This problem exacerbates with scale. Avengers: Endgame did almost $2.8 billion worldwide. A small few pop and rock stars have nine figure net worths, as do a small few actors, even fewer authors, etc. With some art now having global reach, millions of eyes and ears and the money that go with them can be occupied by a few producers of work. I know lots of people who spend hundreds on arts and entertainment every month (cable bills, streaming services, Apple or Amazon or Spotify accounts, physical or Kindle book purchases, and throw in a few concerts or movies or live theater shows). It just goes to a few places, ultimately.
I know tons of struggling theater actors. Most rehearse and perform for little to no pay, and even the equity actors and productive playwrights need day jobs. I tell them to stop posting on social media about their favorite cable TV dramas. "Those guys are eating your lunch. You realize that, right?"
"A beautiful painting, an engrossing story, the perfect 3 minute rock and roll song.....these are the things that make life worth living, yet we've set up a system where those who would have the desire to create them are discouraged at every turn by the need to survive within that system."
there's nothing wrong with having your own style or rythm as long as you are not my drummer.
Trouble is...who decides who gets to make a living with the arts? Does every storefront theater actor, every aspiring rock band, every visual artist, and everyone working on a novel get paid to do it? I don't say that with sarcastic or negative intent. I don't think we set up a system at all. Things evolved as human history progressed. It used to be only people who found wealthy individual patrons could live off of their creative work. Now it's about finding paying customers. Art is amazing. Lots and lots of people want to make it. Others are going to have to make food, shelter, goods, services, etc. Someone has to keep the books and clean the streets. Who gets to make their living with their voice or pen or brush or camera or instrument, and who decides? It's a huge question, and I know of no way to solve it, as much as I'd like to do so.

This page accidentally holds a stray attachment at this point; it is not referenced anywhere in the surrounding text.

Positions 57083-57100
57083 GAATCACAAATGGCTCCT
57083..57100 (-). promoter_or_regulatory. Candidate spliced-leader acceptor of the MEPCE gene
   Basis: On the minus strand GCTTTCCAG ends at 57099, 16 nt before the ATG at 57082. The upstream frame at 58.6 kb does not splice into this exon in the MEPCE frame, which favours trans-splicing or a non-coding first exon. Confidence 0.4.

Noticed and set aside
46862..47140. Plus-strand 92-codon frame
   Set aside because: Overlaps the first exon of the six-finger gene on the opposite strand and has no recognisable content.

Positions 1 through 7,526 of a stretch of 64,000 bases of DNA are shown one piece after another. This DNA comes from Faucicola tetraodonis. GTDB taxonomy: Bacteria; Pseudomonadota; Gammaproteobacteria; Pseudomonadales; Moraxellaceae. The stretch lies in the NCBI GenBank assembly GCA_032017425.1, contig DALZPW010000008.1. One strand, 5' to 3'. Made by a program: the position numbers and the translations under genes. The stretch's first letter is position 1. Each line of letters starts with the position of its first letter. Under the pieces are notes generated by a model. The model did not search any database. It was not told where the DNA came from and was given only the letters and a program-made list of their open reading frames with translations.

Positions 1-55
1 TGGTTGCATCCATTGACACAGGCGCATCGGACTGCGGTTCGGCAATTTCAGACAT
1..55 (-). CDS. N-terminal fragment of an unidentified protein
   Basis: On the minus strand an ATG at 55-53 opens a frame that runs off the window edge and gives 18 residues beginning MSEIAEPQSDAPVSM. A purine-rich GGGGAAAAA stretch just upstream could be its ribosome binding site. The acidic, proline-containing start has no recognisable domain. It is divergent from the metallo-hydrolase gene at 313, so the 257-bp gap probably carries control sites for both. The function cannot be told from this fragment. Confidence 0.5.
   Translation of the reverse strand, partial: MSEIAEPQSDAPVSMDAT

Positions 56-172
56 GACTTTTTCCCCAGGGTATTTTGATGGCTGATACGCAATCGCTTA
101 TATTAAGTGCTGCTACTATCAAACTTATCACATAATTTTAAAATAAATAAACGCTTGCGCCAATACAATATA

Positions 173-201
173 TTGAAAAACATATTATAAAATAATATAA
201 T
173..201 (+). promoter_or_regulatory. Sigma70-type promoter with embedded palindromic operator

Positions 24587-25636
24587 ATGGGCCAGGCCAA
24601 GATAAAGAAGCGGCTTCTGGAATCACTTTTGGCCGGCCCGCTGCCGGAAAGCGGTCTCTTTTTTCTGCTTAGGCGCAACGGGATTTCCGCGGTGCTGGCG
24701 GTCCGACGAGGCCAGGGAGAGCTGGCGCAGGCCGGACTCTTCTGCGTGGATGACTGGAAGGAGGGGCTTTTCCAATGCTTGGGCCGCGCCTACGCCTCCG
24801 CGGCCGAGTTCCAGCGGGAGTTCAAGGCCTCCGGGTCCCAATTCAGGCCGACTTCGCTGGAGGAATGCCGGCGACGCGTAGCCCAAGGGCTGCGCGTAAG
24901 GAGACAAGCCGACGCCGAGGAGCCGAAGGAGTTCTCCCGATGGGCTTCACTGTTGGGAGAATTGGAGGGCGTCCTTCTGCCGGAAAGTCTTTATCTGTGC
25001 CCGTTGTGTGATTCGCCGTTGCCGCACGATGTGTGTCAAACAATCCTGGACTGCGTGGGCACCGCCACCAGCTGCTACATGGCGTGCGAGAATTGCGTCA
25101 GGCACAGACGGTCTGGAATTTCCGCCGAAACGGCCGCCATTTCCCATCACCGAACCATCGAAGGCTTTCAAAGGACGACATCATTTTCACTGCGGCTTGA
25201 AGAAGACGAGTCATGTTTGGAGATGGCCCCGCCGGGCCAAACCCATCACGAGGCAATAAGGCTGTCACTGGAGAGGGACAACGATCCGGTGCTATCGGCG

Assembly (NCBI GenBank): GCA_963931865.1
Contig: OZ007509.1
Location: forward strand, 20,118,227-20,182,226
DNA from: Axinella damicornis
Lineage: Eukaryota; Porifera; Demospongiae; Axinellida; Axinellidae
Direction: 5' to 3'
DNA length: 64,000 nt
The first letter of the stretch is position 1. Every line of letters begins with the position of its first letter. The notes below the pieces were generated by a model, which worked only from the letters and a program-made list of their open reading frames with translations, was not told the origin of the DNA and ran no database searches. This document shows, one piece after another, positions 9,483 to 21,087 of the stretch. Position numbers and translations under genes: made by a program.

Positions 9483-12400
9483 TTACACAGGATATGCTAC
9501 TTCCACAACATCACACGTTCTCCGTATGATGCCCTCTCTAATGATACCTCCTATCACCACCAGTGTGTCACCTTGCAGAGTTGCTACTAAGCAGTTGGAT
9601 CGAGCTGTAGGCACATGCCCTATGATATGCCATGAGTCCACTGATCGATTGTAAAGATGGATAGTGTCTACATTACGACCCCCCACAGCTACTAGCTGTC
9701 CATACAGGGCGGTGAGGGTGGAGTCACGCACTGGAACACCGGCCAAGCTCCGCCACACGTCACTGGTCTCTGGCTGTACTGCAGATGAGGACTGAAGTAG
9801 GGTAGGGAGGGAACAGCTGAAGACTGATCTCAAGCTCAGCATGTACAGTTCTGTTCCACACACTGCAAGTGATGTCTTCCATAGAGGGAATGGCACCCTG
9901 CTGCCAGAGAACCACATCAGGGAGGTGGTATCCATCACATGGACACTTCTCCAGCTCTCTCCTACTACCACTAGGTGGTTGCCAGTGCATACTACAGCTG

Funny you should write that, because that's the drummer for The Shaggs.
To me, the problem is not the educational system's qualities, but the systemization of education itself. Grouping humans into narrow age ranges and putting them through a rigidly defined curriculum has limits to its value (although there is value). Education as system doesn't lend itself to individual growth, a spirit of exploration, and all the rest.
On the bright side - while I am one of the rare persons in the IT field that choose that path many folks I've worked with have BA in a Music related field. A few have been really talented programmers; precise, neat, and logical thinkers.
I've found that mathematicians love Bach.
your confusing the process (education) with the current impelementation public/private schooling.
education is a great thing
maleducation is a deliberate destruction of learning abilites to provide a constant source of badly educated debt slaves.
maleducation seems to be the norm, I see bright individuals doing stupid things because they can't think, can't understand, can't extrapolate the results of their decisions.